It is a lovely idea of course... The notion that the land, our home, will provide us with safe, nutritious and wholesome food. We extol the virtues of those horny-handed sons of toil, tilling, planting and harvesting that we might eat and be thankful. From farm to fork, with scarcely a half acre walk and a hop over a dry stone wall between the two... You can almost picture the fields of wheat bending softly against the summer breeze (and a young Teresa May running through them shouting, "one day all this will be subsidised by the Common Agricultural Policy!")
If it is a myth (and this much is certain) then it is a powerful one. Consumers like the notion of a minimal gap between growing and eating. Make my food safe, and make it tasty and healthy, but don't show me the industrialised, highly-mechanised way in which you do it. This is partly the inevitable result of clever marketing, but also of our view of rural living as a healthier, more virtuous option in a world overrun by AI, cybercrime and 24 hour rolling misery, sorry, news...
This story in New Food magazine highlights the gap in public understanding of what constitutes 'processed' foods. A survey carried out by plant-based spreads manufacturer, Upfield, found that 51% of people believed that 'processed' foods are less healthy. Given that two thirds of people in the same survey admitted that they were not sure what 'processed' meant suggests that there is more than a hint of 'I don't know what it is but I don't like it' going on here.
In fact, almost everything we use to prepare meals is 'processed'. Much more than shaking the dirt off a parsnip and putting it in a bucket is liable to earn the 'processed' term, as is bagging lettuce leaves and turning Mrs May's beloved wheat fields into flour. Ditto salting, drying or smoking food, all of it termed processed, despite their centuries-old use. So why the blanket negative connotations?
This is possibly the lack of a publicly recognisable scale denoting the level of processing and the absence of accompanying legal definitions. The association the mind makes is between the term 'processed' and products with a poor nutritional profile or containing a significant number of chemical additives. And in that association there is often no room for a back story to be told.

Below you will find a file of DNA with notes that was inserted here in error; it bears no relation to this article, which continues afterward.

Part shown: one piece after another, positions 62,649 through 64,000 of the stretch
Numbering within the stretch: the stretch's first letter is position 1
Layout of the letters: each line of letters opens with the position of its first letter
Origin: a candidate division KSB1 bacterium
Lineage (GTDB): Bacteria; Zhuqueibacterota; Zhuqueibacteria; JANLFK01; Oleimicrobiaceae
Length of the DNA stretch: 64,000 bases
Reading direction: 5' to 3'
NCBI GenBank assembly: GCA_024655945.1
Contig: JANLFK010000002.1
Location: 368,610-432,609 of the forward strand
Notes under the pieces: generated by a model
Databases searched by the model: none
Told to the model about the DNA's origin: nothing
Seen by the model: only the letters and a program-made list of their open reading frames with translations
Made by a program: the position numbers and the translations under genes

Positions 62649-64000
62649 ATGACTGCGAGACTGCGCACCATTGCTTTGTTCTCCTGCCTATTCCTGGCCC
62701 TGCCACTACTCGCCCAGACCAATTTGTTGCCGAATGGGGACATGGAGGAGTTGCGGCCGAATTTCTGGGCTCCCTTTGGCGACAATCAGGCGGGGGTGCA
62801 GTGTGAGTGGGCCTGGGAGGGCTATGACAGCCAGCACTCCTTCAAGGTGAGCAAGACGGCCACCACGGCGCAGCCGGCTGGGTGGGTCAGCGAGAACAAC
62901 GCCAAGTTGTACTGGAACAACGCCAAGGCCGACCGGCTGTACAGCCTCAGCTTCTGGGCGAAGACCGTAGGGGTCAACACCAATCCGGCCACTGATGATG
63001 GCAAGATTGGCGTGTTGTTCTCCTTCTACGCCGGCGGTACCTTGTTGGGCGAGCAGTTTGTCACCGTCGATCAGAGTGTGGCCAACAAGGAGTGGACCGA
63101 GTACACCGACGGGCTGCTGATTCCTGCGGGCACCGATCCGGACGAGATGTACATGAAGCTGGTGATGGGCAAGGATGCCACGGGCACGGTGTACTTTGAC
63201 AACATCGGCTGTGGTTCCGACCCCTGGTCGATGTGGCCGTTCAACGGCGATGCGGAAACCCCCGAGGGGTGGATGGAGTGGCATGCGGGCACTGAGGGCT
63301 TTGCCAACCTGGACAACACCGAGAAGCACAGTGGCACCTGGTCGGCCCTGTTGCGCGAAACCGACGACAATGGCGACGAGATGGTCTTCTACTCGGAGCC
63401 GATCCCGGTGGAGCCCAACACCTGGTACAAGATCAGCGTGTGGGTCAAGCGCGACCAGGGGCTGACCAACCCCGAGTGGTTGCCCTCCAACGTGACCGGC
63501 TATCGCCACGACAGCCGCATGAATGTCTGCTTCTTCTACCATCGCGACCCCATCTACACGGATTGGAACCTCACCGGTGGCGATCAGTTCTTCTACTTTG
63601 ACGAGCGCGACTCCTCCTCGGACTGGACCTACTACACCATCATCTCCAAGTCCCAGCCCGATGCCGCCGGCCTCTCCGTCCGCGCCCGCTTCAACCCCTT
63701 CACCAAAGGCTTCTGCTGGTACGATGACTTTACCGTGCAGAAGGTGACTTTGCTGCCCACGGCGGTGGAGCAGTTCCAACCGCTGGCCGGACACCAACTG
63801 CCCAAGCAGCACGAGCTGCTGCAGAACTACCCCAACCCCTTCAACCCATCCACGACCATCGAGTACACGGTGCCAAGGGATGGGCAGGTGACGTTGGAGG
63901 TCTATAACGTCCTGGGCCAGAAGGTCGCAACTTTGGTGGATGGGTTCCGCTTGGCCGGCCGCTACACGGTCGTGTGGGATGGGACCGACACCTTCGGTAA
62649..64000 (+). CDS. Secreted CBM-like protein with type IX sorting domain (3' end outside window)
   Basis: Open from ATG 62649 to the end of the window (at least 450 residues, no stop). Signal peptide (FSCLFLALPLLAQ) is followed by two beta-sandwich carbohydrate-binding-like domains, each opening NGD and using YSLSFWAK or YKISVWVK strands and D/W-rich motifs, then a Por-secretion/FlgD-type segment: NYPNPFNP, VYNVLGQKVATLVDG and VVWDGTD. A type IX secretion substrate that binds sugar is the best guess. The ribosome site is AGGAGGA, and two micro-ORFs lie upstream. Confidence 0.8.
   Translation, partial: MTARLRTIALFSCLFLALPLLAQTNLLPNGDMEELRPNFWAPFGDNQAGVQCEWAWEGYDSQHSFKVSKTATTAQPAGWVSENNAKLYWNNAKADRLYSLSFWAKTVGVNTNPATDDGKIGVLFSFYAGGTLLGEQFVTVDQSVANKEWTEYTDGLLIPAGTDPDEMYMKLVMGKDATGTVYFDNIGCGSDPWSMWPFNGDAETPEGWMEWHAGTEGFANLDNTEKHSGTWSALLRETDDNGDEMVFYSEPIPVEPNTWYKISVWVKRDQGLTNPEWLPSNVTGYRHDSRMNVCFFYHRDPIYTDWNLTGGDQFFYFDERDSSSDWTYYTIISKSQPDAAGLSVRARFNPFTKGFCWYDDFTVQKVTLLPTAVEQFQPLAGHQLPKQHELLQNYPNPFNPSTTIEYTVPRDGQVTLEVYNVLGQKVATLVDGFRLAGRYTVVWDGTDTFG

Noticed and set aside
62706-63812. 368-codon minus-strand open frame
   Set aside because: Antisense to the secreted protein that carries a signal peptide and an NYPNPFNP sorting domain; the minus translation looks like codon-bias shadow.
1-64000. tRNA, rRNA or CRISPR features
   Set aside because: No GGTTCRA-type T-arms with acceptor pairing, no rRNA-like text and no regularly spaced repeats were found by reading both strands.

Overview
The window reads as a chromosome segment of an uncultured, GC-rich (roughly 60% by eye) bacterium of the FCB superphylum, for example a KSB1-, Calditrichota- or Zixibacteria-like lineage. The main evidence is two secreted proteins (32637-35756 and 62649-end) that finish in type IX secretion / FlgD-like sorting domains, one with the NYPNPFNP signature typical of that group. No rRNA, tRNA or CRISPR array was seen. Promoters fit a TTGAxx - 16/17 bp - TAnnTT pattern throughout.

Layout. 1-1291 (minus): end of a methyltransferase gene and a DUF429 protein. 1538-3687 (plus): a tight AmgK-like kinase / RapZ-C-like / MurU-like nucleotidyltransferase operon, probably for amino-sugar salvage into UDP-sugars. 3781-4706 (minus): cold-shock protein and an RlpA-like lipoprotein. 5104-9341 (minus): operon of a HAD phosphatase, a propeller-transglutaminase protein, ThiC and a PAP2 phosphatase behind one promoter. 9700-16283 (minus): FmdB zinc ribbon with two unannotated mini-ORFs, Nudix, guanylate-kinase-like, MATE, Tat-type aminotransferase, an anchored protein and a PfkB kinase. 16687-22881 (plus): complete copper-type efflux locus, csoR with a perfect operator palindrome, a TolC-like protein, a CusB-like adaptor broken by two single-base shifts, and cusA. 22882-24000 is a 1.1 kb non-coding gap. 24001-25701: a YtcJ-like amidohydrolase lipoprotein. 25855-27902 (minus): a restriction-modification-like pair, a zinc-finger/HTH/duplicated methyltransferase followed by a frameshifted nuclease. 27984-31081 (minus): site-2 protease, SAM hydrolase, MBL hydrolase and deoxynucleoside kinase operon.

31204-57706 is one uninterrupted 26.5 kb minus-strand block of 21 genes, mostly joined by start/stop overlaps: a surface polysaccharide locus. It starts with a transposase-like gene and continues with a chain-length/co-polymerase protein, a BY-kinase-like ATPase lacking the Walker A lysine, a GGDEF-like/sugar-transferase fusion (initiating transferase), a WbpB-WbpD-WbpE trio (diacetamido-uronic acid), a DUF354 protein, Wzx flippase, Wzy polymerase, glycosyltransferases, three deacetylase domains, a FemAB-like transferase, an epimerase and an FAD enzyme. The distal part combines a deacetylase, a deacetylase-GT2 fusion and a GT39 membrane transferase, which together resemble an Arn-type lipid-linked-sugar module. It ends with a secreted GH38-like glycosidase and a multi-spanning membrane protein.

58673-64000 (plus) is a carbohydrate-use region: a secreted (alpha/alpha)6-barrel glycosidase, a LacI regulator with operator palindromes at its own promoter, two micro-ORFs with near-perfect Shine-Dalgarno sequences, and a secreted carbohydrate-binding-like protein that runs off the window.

The closest we have come to (at least in part) addressing this, comes from the NOVA classification system. The NOVA system was developed by the University of Sao Paulo in Brazil in order to "group foods according to the extent and purpose of the processing they undergo." It splits foods into four groups ranging from 'Unprocessed or minimally processed foods' (dried fruits, coffee, fresh and dried herbs) to 'Ultra-processed foods' (pre-prepared burgers, sausages, ice-creams and biscuits).
The system has been accused of occasionally focusing its 'Ultra-processed' classification on HFSS (high in fats, salt and sugar) products which have been called out by nutritional profiling, but the term has become widely used in the media and it feels closer to the public notion of 'processing'. Dr Chris Van Tulleken's BBC documentary, 'What are we feeding our kids?' last week investigated the physical and mental effect of a diet based around 'ultra-processed' foods, which will surely fix it more permanently in the public mind.
The poll results do make it clear that education is required around processed foods and their louche 'ultra' cousins if consumers are to make an informed health choice in their food purchases. I could happily support legislation and public health initiatives to make that happen...just don't get me started on the use of the word 'Natural'...
A survey has revealed that most Brits are clueless over what ‘processed’ means and the majority associate it with being unhealthy.